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The role of scattered trees in soil water dynamics of pastures and agricultural lands in the Central American Tropics

Benegas Negri, Laura Andrea (2018). The role of scattered trees in soil water dynamics of pastures and agricultural lands in the Central American Tropics. Diss. (sammanfattning/summary) Umeå : Sveriges lantbruksuniv., Acta Universitatis Agriculturae Sueciae, 1652-6880 ; 2018:6
ISBN 978-91-7760-152-4
eISBN 978-91-7760-153-1
[Doctoral thesis]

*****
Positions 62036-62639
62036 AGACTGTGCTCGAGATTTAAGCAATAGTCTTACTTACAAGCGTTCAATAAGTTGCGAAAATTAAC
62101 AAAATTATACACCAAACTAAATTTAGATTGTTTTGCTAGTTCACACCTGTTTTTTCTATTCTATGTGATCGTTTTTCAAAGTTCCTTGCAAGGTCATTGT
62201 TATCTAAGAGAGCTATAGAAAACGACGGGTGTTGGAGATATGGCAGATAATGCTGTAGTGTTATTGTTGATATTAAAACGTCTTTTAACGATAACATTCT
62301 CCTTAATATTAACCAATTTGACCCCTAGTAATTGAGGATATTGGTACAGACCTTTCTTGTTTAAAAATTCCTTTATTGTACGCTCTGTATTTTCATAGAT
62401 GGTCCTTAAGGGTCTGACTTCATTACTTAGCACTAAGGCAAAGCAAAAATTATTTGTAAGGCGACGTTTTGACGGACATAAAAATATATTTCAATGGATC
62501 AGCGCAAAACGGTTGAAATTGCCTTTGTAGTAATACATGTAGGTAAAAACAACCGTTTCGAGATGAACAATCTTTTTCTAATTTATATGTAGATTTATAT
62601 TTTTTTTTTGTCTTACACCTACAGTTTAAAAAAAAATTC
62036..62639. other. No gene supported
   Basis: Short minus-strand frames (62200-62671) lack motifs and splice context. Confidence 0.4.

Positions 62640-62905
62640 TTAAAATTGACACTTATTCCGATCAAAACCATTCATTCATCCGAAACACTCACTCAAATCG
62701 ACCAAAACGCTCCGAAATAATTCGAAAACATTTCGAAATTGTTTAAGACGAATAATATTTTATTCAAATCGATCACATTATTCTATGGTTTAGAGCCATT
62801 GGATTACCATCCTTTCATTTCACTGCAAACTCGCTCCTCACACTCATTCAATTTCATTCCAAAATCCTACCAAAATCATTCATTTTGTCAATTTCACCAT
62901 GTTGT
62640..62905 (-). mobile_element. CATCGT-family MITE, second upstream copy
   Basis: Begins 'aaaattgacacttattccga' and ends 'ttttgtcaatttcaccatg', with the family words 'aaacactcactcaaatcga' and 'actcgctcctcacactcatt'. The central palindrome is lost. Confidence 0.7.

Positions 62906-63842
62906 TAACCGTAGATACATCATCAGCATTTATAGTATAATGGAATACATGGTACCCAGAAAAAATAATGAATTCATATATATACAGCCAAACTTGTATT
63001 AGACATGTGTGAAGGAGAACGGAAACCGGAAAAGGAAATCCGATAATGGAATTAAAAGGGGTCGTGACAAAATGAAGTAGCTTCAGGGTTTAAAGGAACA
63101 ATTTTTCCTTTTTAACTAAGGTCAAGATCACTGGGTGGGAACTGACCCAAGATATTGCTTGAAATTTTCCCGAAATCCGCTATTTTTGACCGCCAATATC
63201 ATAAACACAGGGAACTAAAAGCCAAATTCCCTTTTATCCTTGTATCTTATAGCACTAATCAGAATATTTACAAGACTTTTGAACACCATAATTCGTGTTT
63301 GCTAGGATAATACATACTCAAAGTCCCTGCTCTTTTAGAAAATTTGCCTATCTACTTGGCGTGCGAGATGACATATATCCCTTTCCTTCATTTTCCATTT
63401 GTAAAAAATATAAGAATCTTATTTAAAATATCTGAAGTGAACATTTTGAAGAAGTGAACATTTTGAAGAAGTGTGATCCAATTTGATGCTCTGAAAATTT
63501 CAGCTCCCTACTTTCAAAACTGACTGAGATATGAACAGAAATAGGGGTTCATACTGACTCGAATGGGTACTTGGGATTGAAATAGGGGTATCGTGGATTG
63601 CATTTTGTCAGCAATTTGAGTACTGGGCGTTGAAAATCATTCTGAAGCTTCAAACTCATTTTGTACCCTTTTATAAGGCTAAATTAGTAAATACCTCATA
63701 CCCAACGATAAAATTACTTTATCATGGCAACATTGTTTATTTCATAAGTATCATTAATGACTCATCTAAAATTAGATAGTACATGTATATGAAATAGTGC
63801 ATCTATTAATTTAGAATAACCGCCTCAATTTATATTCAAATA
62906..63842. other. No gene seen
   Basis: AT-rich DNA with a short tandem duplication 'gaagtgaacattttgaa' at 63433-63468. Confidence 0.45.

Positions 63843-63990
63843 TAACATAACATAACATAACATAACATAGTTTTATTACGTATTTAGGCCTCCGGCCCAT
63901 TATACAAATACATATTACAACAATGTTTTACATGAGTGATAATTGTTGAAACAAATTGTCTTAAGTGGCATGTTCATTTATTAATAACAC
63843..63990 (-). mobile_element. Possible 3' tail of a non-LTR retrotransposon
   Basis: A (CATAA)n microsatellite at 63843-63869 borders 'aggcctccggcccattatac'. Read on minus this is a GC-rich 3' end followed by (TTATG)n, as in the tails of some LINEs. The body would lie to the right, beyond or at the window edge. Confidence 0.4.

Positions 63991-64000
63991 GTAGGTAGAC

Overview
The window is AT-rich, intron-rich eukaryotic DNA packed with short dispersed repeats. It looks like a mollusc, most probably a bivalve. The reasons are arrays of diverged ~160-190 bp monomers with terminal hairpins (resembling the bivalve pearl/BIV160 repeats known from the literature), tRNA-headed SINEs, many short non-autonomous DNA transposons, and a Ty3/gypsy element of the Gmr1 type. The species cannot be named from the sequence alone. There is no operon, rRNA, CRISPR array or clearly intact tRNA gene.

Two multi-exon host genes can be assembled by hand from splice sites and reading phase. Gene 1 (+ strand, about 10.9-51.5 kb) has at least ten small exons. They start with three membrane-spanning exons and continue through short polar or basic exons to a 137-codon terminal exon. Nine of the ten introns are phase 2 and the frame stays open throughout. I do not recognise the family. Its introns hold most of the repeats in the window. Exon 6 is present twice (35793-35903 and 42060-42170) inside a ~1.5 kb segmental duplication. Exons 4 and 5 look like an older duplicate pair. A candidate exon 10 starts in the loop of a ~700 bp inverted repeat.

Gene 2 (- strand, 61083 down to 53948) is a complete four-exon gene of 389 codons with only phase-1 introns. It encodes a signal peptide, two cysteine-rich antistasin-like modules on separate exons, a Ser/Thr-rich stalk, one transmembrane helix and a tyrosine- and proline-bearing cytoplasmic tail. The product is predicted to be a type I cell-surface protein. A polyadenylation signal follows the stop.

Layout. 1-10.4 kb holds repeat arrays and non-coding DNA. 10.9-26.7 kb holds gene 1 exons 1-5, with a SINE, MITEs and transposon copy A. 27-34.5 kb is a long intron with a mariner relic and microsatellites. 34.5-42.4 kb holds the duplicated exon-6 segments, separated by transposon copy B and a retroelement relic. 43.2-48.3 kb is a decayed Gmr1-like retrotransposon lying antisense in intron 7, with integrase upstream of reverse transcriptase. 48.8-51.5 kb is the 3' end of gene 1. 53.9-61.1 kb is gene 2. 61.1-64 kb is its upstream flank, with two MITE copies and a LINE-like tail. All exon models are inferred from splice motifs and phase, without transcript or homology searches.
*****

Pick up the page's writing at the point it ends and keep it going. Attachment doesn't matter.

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Trees affect the water cycle, and thus the amount of groundwater and surface water, through their effects upon the local microclimate and edaphic properties; in particular through rainfall interception, evapotranspiration, and infiltration. Empirical data about the effects of scattered trees upon hydrological processes have been largely lacking, especially for tropical regions. Although benefits of scattered trees for poverty alleviation and for ecosystem services like carbon sequestration, soil enrichment, biodiversity conservation, and air and water quality have been acknowledged, a balance is needed between conservation and restoration of scattered trees in agricultural landscapes. The overall aim of this thesis is to contribute to the understanding of the role of low-density stands of trees upon soil water dynamics. The general hypothesis was that trees improve the soil water dynamics of degraded soils significantly by increasing soil water contents, infiltrability, and preferential water flows, but that those benefits are not as pronounced in locations that have soils whose inherently good properties are maintained through appropriate management. I also tested whether trees and grasses in pastoral landscapes draw water from different sources, and whether their proportions of use from each source change seasonally. Furthermore, as an evaluation of an alternative tool for research, I explored a new conceptual model relating the effect of vegetation cover on the spatial variability of line conditioned excess (lc-excess) of water stable isotopes and soil water content (SWC). To make that evaluation, a combination of measurements were taken in two contrasting study locations: an agroforestry coffee farm in Central Costa Rica (assumed to be in good physical condition), and a pasture landscape with scattered trees in Copan, Honduras (assumed to be degraded). Measurements included soil infiltrability, SWC, preferential flow, and water stable isotopes. Results showed that trees induced higher infiltrability and preferential flow in the agroecosystem with soil degradation (the pasture), but did not affect infiltrability in the coffee agroforestry system. In the latter, soil moisture was lower under trees than underneath coffee due to the trees’ greater transpiration. During the dry season, preferential flow was greater under coffee shrubs than under neighboring trees. The relationship between soil moisture and spatial variation of lc-excess depended on vegetation type and season. Therefore, the conceptual model gave insights into the dominating processes affected by the vegetation during dry and wet seasons. In the pasture with scattered trees, I found a vertical partitioning of soil water between trees and grasses: (1) in the dry season, trees use groundwater preferentially, while grasses used subsurface water without reaching groundwater; and (2) in the wet season, both trees and grasses use soil surface water. In conclusion, my research showed that when soils are prone to degradation, trees may provide benefits in the form of infiltrability and preferential flow that are commonly neglected in hydrological models used currently for policy decisions. However, such benefits are absent when soils are inherently stable. I also found that when water becomes limiting in the surface soils, trees and grasses partition their water use between the subsoil and groundwater, thereby reducing their competition.